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What To Expect At The Trump-Putin Summit


Presidents Donald Trump and Vladimir Putin will sit down for a private meeting in Helsinki tomorrow. And though they don't have a stated agenda, there is already a really big elephant in the room wearing purple flowers and a hat - the release by the FBI of 12 indictments of Russian military intelligence officers. Mary Louise Kelly is the host of NPR's All Things Considered, and she's covering the summit from Helsinki. Hey, Mary Louise.


GARCIA-NAVARRO: So I saw on your Twitter feed that you had only run into half the journalists in the Western Hemisphere.

KELLY: (Laughter).

GARCIA-NAVARRO: What is the atmosphere there?

KELLY: Well, that was - I was trying to exit our hotel. And that entailed walking past the hotel bar, which, as you know well, if you're trying to find...


KELLY: ...A lot of journalists, you head for the hotel bar. So there are a lot of reporters in town for this and arriving all through the day today, as you can imagine, and, you know, a sense of anticipation. It's a beautiful summer day today, so we've been out watching people swimming in Helsinki Harbour. There's a big Market Square.

GARCIA-NAVARRO: And lots of security.

KELLY: Yeah, security. Nothing too obtrusive yet. There's stacks of barricades that they are clearly going to put up at some point between now and tomorrow morning. And there are some protests - these are anti-Trump and anti-Putin protests.

GARCIA-NAVARRO: There have been calls, Mary Louise, to stop this summit from Democrats, European leaders. Has that made any impression on the White House team so far?

KELLY: No. All indications are full steam ahead. The president still set to arrive later tonight. It's all systems go. The latest I've seen, you know, you're absolutely right. There have been calls, particularly from a group of prominent Democratic senators who are saying, look. If you're not going to press Putin on this interference in the 2016 election, call it off. And if you are going to meet with him, don't meet alone with him. There must be other Americans in the room. Again, the White House does not seem to be heeding that message. The latest schedule we've got shows that President Putin and President Trump will have a one-on-one with just interpreters present tomorrow.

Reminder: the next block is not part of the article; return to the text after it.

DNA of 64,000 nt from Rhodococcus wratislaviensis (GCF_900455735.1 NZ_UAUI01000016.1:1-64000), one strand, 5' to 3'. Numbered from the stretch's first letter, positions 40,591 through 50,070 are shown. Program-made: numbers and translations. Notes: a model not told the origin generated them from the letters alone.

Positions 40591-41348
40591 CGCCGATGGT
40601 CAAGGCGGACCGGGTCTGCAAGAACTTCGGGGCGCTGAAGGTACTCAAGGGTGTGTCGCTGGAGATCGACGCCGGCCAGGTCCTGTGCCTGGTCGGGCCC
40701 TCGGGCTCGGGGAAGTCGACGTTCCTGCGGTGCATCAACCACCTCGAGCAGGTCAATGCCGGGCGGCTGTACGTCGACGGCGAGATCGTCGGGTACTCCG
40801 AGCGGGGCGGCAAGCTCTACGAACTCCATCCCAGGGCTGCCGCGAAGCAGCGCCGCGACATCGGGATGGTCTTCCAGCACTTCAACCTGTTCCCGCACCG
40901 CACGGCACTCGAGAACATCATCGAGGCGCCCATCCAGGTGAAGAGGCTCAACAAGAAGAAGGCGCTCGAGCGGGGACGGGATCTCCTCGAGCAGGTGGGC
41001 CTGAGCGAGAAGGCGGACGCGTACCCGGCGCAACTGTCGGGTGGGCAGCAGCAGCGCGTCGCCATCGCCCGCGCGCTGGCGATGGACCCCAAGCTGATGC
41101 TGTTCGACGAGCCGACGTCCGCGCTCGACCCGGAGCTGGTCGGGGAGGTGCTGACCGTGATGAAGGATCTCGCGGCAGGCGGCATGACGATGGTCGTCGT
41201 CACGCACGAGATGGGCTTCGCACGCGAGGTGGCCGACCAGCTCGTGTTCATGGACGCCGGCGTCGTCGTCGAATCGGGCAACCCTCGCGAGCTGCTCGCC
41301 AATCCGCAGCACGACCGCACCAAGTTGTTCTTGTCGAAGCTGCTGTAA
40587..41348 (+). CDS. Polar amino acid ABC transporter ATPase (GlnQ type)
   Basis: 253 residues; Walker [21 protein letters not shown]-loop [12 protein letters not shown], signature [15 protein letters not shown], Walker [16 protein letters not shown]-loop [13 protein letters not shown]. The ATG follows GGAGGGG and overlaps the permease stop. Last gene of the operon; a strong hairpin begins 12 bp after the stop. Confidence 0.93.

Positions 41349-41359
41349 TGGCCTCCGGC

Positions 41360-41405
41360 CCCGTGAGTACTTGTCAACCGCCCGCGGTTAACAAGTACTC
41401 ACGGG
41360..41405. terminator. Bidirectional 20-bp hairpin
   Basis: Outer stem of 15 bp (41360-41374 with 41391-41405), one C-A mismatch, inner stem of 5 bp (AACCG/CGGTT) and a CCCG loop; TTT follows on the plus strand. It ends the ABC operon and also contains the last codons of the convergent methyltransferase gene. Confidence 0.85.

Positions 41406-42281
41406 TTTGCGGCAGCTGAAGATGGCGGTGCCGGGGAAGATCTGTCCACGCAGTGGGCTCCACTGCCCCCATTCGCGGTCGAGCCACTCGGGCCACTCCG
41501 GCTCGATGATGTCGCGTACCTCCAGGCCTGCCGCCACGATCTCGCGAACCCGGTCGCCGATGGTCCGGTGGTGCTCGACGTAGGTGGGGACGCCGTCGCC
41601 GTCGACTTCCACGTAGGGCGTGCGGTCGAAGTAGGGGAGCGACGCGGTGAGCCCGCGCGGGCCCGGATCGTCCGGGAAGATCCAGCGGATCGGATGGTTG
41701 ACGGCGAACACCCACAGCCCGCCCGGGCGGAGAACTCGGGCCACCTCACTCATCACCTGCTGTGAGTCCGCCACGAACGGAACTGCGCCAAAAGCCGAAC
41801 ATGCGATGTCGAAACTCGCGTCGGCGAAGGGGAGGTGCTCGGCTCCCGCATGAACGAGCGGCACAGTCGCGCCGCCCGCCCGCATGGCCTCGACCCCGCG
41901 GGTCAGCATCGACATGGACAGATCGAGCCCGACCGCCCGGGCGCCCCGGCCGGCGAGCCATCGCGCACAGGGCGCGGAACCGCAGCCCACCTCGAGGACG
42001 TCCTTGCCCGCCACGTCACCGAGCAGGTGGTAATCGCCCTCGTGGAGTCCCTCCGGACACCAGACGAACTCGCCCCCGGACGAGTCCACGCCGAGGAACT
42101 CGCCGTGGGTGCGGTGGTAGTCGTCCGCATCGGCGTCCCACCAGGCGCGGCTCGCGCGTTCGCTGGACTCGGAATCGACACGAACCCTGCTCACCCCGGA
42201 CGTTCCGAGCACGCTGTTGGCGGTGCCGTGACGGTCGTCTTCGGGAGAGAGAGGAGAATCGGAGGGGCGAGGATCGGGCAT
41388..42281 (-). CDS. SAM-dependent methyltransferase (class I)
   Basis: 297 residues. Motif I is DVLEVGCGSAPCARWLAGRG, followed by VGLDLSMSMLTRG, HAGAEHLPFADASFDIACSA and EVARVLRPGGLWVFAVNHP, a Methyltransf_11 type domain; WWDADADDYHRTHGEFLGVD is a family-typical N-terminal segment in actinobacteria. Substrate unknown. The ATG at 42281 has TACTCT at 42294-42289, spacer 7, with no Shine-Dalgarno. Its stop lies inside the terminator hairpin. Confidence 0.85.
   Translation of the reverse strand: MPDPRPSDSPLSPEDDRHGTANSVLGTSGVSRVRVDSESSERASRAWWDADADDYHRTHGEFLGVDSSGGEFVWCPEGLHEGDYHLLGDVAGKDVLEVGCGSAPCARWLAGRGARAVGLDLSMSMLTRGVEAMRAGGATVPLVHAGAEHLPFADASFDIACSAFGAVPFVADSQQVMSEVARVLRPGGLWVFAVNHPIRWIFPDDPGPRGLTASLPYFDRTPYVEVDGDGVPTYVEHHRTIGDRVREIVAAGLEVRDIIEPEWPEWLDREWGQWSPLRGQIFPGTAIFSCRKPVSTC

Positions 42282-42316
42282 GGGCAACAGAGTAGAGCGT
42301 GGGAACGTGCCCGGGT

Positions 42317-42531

GARCIA-NAVARRO: Have we any clarification at all about what's on the agenda? Why are these two men meeting?

KELLY: We have no clarification. This is a summit without an agenda. The White House has framed it as a getting-to-know-you summit. And if there is a real substantive policy agenda for tomorrow, nobody here seems to have seen it. But, you know, the backdrop, of course, is that in Washington on Friday, these indictments came down, a dozen Russian military intelligence officers indicted on criminal charges. So the timing of that coming just days, just hours before the summit really raises the stakes for President Trump in terms of expectations for how forcefully he is going to need to confront Putin here in Helsinki tomorrow.

GARCIA-NAVARRO: Yeah. And the question is we may never know how forcefully he did because, apparently, they will be the only two men in the room with their interpreters.

KELLY: Only the interpreters will know.

GARCIA-NAVARRO: Thanks so much. That's Mary Louise Kelly of All Things Considered.

KELLY: You're welcome, Lulu. Transcript provided by NPR, Copyright NPR.

Mary Louise Kelly is a co-host of All Things Considered, NPR's award-winning afternoon newsmagazine.
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